My New Year’s Resolution was to go to a gym.  I’ve done that now.  As a result, I have developed a posture better suited to an amateur dramatics production of Richard III, and a number of body parts which have worked quite adequately for over half a century no longer do.

Don’t let this be you.  If you want to do something which is healthy and good for you this January, attack your too-difficult pile.  Everybody in HR has one – the mound of papers sitting reproachfully in one corner of your desk containing all those things which are too hard, too dull or too depressing to be borne.  Instead, you leave it there in the distant hope that if it is ignored long enough the older papers at the bottom will become irrelevant or, through the volume of newer documents on top, turn slowly into coal.

In law this is unwise, in HR actively dangerous.  Each of those files is potentially someone’s career (maybe indirectly even yours) which could be rescued by your doing the right thing, or broken by your not.

So let us blow off the dust and see what you have got in there.  Oh yes, that ghastly grievance – you had hoped that anyone so unhappy for so long would have had the decency to quit by now, yes?  The grievance may be long and tortured and read like something by Kafka but with fewer laughs, but that is sadly not a defence to not dealing with it.  Be robust – instead of investigating every complaint in an extended grievance, why not focus only on material matters falling in the last six months or so, safe-ish in the knowledge that anything older is probably no longer capable of effective remedy and cannot generally be sued for now anyway.

Or is it that ridiculous handbags-at-dawn spat in Accounts, still grinding on?  Be bold – rather than trying to unpick who was responsible for some real or imagined slight so long ago that no one can remember it, why not propose a mediation looking to the future instead?  Couple this with the threat that any party declining to participate might find him/herself deemed to be the problem, and huge progress can be made.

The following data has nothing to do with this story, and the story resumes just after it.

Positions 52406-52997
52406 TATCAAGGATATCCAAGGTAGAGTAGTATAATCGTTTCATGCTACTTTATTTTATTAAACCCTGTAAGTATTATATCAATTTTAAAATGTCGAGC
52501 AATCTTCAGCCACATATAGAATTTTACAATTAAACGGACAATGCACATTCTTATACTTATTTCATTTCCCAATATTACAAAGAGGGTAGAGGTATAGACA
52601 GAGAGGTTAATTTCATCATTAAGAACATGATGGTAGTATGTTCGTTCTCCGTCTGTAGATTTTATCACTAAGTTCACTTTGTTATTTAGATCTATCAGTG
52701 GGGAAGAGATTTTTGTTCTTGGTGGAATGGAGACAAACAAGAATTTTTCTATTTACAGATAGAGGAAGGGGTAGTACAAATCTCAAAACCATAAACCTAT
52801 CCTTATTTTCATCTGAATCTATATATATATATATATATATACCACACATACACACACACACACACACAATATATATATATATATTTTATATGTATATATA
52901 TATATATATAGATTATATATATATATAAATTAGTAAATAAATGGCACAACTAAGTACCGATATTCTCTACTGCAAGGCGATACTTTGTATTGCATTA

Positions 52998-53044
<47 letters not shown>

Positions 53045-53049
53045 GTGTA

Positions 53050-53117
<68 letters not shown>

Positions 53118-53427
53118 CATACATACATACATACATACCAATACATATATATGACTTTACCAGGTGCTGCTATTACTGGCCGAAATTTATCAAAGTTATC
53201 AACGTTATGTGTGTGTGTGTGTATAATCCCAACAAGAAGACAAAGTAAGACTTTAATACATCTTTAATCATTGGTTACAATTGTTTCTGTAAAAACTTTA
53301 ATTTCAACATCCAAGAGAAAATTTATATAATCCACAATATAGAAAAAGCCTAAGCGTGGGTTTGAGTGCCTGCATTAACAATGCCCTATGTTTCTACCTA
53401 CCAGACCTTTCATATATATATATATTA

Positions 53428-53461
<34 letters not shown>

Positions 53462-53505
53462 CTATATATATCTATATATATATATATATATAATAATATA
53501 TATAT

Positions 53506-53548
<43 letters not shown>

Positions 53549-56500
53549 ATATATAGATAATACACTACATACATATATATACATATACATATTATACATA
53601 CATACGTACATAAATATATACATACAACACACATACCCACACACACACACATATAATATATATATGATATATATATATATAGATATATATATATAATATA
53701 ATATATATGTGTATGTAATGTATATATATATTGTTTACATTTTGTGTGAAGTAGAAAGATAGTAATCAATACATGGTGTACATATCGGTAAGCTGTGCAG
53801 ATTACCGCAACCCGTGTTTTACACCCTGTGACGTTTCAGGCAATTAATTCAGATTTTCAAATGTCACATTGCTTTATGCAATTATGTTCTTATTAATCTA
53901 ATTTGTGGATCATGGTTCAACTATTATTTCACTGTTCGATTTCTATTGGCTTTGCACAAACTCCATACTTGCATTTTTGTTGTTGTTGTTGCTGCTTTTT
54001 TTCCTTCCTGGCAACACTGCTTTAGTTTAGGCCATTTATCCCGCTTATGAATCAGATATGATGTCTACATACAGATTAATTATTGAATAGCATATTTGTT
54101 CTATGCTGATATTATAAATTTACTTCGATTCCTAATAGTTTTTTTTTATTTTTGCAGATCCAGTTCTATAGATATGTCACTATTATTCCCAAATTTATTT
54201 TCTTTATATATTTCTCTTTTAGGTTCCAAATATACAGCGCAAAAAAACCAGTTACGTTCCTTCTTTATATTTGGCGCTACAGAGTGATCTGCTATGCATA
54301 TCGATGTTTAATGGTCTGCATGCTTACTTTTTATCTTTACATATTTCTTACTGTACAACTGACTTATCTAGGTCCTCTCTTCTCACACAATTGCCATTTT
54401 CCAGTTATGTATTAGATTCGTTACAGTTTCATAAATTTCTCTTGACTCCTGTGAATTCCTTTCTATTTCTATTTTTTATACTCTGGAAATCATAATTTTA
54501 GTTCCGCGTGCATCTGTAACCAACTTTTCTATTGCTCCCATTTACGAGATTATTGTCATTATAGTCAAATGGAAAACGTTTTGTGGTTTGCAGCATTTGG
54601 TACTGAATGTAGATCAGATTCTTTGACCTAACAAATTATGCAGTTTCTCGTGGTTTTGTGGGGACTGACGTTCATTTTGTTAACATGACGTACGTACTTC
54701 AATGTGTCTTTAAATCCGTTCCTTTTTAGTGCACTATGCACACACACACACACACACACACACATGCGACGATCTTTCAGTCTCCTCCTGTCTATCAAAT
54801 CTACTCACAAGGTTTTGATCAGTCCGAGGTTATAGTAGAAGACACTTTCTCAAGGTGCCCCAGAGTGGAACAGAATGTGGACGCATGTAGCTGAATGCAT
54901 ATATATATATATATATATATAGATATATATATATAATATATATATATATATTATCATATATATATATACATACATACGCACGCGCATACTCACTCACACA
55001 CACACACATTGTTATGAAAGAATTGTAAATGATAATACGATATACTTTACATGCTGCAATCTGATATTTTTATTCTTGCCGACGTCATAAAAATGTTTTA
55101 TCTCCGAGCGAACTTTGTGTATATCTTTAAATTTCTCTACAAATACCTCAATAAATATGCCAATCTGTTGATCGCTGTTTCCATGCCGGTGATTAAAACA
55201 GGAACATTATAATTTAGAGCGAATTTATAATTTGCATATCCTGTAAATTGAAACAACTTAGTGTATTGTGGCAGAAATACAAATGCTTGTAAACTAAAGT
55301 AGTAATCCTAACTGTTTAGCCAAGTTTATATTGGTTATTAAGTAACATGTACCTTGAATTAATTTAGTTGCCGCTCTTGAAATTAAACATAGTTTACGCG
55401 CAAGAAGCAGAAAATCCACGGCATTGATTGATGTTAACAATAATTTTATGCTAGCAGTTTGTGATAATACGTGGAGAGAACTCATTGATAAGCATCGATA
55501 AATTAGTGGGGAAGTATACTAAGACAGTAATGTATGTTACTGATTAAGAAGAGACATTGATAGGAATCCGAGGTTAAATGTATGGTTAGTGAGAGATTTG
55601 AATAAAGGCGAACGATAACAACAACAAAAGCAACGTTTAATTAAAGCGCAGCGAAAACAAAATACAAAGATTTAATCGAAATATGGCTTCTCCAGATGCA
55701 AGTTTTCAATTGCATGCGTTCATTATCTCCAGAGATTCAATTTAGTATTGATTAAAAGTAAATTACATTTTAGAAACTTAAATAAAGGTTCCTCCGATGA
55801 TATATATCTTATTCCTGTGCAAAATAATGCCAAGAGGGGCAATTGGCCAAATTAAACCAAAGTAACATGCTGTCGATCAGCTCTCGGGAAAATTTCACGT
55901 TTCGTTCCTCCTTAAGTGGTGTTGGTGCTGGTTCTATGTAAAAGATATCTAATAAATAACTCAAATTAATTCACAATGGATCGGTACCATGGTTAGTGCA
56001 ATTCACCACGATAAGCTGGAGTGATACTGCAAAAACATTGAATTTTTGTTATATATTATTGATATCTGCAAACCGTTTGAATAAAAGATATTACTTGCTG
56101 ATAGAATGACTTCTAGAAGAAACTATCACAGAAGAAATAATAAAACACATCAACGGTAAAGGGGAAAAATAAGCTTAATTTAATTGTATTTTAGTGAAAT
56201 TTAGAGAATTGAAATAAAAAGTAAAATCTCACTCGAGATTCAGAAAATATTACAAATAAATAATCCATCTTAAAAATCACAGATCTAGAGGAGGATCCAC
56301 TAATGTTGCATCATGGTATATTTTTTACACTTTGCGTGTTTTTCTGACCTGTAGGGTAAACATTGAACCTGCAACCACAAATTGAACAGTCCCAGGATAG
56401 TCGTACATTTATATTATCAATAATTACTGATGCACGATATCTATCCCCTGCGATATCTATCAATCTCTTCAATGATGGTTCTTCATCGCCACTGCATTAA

Perhaps your too-difficult pile includes an angry letter from an employee’s solicitor.  Don’t worry.  Remember that the degree of vicarious outrage and hyperbole in a lawyer’s letter is often in inverse proportion to the strength of his/her case.  Angry letter-writing is not strictly an assessed part of formal legal qualification but it creeps up on you regardless, like dry rot.  One day you realise that you have sent all your holiday postcards “without prejudice”, and then it’s too late.   Respond calmly and the temperature will drop.

Or maybe you are trying gamely to ignore the need to raise a performance issue, knowing that allegations of discrimination or bullying will surely ensue, closely followed by the resignation of the highly-valued line manager and a summons for you to see the MD, “and bring your coat and bag”.  Make this the year when you strap on your protective copy of the Acas Guide to Difficult Conversations and go into bat for your company, confident that you are doing the right thing and are not afraid to prove it.

Think how much weight you will take off your mind, how much straighter you will stand and how much less you will drink and smoke with these things dealt with – really, who needs the gym?